One of the greatest convictions that has gripped me over the past couple of years is the power and priority of writing, not just for “writers” but for all of us regular folk. Historically speaking there are a thousand reasons to put your thoughts and convictions to pen and paper. I have mentioned these before. As I have given this issue more indepth thought in the past few weeks from a distinctly christian perspective its significance shines all the brighter.
We live in a digital age. What that means in a large sense is that we live in an age of mass information. Our ability to produce, communicate and store information grows exponentially, as does our exposure to it. We live in a world that is teaming with voices, words and ideas.
John MacArthur opened the 2015 Shepherds Conference yesterday with the powerful reminder that one of the most foundational and determinative aspects of the christian worldview is how one relates to the Bible. What a christian believes to be true about the Bible will go on to have a massive impact on their entire faith because everything we believe comes from the text of this one book.
We live in a time where there seems to be so much variety in how people approach the Bible. One can find dozens of different churches and denominations which all claim to follow Jesus and believe the Bible. Yet, when it comes down to defining what they believe the Bible to be and how it actually fits into their christian life, they all may have a new and different response.
One of the most puzzling sections of the Bible to me as a new christian was the book of Proverbs. Did you ever run into that dilemma? It just seemed so random; a collection of short sayings, strung into chapters which seemed to have no structure, flow or centrality.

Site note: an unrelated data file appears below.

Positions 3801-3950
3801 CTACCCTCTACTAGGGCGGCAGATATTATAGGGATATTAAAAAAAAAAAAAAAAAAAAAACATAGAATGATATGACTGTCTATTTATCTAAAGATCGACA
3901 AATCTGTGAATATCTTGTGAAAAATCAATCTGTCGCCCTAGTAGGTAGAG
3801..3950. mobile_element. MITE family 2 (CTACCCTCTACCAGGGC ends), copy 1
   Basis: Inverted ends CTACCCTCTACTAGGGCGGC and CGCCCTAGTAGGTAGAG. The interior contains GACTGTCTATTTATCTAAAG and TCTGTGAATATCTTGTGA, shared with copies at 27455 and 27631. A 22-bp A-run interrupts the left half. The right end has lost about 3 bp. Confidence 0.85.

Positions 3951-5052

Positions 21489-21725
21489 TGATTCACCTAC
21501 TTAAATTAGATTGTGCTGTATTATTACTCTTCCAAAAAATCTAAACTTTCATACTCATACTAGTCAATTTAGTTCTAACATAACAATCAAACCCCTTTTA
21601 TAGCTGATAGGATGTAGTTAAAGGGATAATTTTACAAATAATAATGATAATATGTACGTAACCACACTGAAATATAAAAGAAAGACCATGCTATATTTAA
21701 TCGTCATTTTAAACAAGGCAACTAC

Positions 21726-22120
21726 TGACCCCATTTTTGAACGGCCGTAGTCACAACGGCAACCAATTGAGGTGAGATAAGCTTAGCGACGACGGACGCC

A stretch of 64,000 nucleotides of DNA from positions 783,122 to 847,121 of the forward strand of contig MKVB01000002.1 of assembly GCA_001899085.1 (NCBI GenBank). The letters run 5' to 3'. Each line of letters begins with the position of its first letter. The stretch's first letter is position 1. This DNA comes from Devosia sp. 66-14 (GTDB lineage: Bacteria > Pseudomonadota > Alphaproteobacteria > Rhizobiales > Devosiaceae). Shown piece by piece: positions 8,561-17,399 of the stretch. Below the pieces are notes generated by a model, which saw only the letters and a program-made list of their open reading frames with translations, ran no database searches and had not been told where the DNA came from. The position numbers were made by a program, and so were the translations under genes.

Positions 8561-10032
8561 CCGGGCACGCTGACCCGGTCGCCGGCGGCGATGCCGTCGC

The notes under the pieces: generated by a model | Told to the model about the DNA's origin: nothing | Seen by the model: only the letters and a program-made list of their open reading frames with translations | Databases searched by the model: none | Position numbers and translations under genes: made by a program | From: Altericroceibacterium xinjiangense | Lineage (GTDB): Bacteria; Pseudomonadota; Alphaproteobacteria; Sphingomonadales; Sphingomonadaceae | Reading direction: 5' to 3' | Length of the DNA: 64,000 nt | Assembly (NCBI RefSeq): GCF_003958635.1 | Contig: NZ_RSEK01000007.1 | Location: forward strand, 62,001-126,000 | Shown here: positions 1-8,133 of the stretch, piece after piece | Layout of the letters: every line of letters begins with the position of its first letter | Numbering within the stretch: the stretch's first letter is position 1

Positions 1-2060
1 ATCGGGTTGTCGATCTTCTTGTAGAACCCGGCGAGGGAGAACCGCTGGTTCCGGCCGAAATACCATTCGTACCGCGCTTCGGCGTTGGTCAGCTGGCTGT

Some time later, while attending a Bible study seminar at Word of Grace Bible Church, pastor Alexey Kolomiytsev said something about Proverbs and its richness which helped me see it in a new light. I don’t even remember exactly what he said but it suddenly dawned on me.
What is true wisdom?
I really like John Piper’s response when people come up to him and tell him how great they thought his sermon or book was, and how much it impacted them. His response is usually along the lines of, “I know, wasn’t that great?! I was so convicted or strengthened by that message as well!” I’m not sure where I heard or read this, but it really stuck with me.
Its always an interesting challenge to learn to respond correctly to praise and positive feedback in the world of ministry. I can see this challenge in the leaders around me at our church, as well as in my own life. At first glance, Piper’s response might seem prideful. Isn’t he using the church teaching spotlight to endorse and praise his own work? Isn’t he bragging about his own preaching? Continue reading
The past couple of months, I have had the privilege in putting together a small class on the history and method of proper Bible study with a group of young men at our church. Overall, it has been a very enriching time. Here are some thoughts I have over the first few sessions.
I Believe In A God Who Has Spoken
Not only have we been created in His image, with the ability to know and understand him, but also he himself has spoken powerfully to us, pouring his whole life into rebuilding a relationship with us.
He has communicated himself in the word which has powerfully stood the test of time, and has stood apart from any other supposed “source of truth”. He has given us a book which speaks to the deepest aspects of who we are an what our problem is, in a message that is so powerful and so different than any other message in the universe.